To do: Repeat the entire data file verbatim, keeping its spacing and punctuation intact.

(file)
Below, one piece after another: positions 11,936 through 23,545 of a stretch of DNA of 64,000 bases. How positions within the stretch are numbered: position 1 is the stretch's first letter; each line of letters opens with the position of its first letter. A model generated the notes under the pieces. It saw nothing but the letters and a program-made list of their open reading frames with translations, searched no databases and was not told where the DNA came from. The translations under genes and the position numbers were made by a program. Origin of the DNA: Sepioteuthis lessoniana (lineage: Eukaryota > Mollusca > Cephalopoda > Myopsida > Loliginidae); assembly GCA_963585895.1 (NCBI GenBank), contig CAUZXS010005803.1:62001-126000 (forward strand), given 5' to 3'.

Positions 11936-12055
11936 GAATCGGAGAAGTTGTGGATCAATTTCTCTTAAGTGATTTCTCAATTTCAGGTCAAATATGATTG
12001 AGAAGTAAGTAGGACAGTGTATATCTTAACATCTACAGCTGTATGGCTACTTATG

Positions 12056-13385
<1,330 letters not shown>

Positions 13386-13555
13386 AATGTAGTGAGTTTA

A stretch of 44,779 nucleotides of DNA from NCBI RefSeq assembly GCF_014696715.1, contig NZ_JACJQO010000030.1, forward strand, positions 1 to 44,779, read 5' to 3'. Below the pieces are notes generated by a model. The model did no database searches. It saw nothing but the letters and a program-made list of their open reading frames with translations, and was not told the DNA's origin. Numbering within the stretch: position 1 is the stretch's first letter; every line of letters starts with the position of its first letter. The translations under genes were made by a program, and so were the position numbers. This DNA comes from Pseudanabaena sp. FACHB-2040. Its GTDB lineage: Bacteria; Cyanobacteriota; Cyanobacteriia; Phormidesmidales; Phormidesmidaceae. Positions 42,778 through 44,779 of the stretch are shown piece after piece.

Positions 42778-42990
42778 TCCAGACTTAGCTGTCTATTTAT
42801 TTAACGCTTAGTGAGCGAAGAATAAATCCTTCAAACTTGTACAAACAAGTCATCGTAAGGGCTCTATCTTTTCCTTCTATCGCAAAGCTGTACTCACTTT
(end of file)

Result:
Below, one piece after another: positions 11,936 through 23,545 of a stretch of DNA of 64,000 bases. How positions within the stretch are numbered: position 1 is the stretch's first letter; each line of letters opens with the position of its first letter. A model generated the notes under the pieces. It saw nothing but the letters and a program-made list of their open reading frames with translations, searched no databases and was not told where the DNA came from. The translations under genes and the position numbers were made by a program. Origin of the DNA: Sepioteuthis lessoniana (lineage: Eukaryota > Mollusca > Cephalopoda > Myopsida > Loliginidae); assembly GCA_963585895.1 (NCBI GenBank), contig CAUZXS010005803.1:62001-126000 (forward strand), given 5' to 3'.

Positions 11936-12055
11936 GAATCGGAGAAGTTGTGGATCAATTTCTCTTAAGTGATTTCTCAATTTCAGGTCAAATATGATTG
12001 AGAAGTAAGTAGGACAGTGTATATCTTAACATCTACAGCTGTATGGCTACTTATG

Positions 12056-13385
<1,330 letters not shown>

Positions 13386-13555
13386 AATGTAGTGAGTTTA

A stretch of 44,779 nucleotides of DNA from NCBI RefSeq assembly GCF_014696715.1, contig NZ_JACJQO010000030.1, forward strand, positions 1 to 44,779, read 5' to 3'. Below the pieces are notes generated by a model. The model did no database searches. It saw nothing but the letters and a program-made list of their open reading frames with translations, and was not told the DNA's origin. Numbering within the stretch: position 1 is the stretch's first letter; every line of letters starts with the position of its first letter. The translations under genes were made by a program, and so were the position numbers. This DNA comes from Pseudanabaena sp. FACHB-2040. Its GTDB lineage: Bacteria; Cyanobacteriota; Cyanobacteriia; Phormidesmidales; Phormidesmidaceae. Positions 42,778 through 44,779 of the stretch are shown piece after piece.

Positions 42778-42990
42778 TCCAGACTTAGCTGTCTATTTAT
42801 TTAACGCTTAGTGAGCGAAGAATAAATCCTTCAAACTTGTACAAACAAGTCATCGTAAGGGCTCTATCTTTTCCTTCTATCGCAAAGCTGTACTCACTTT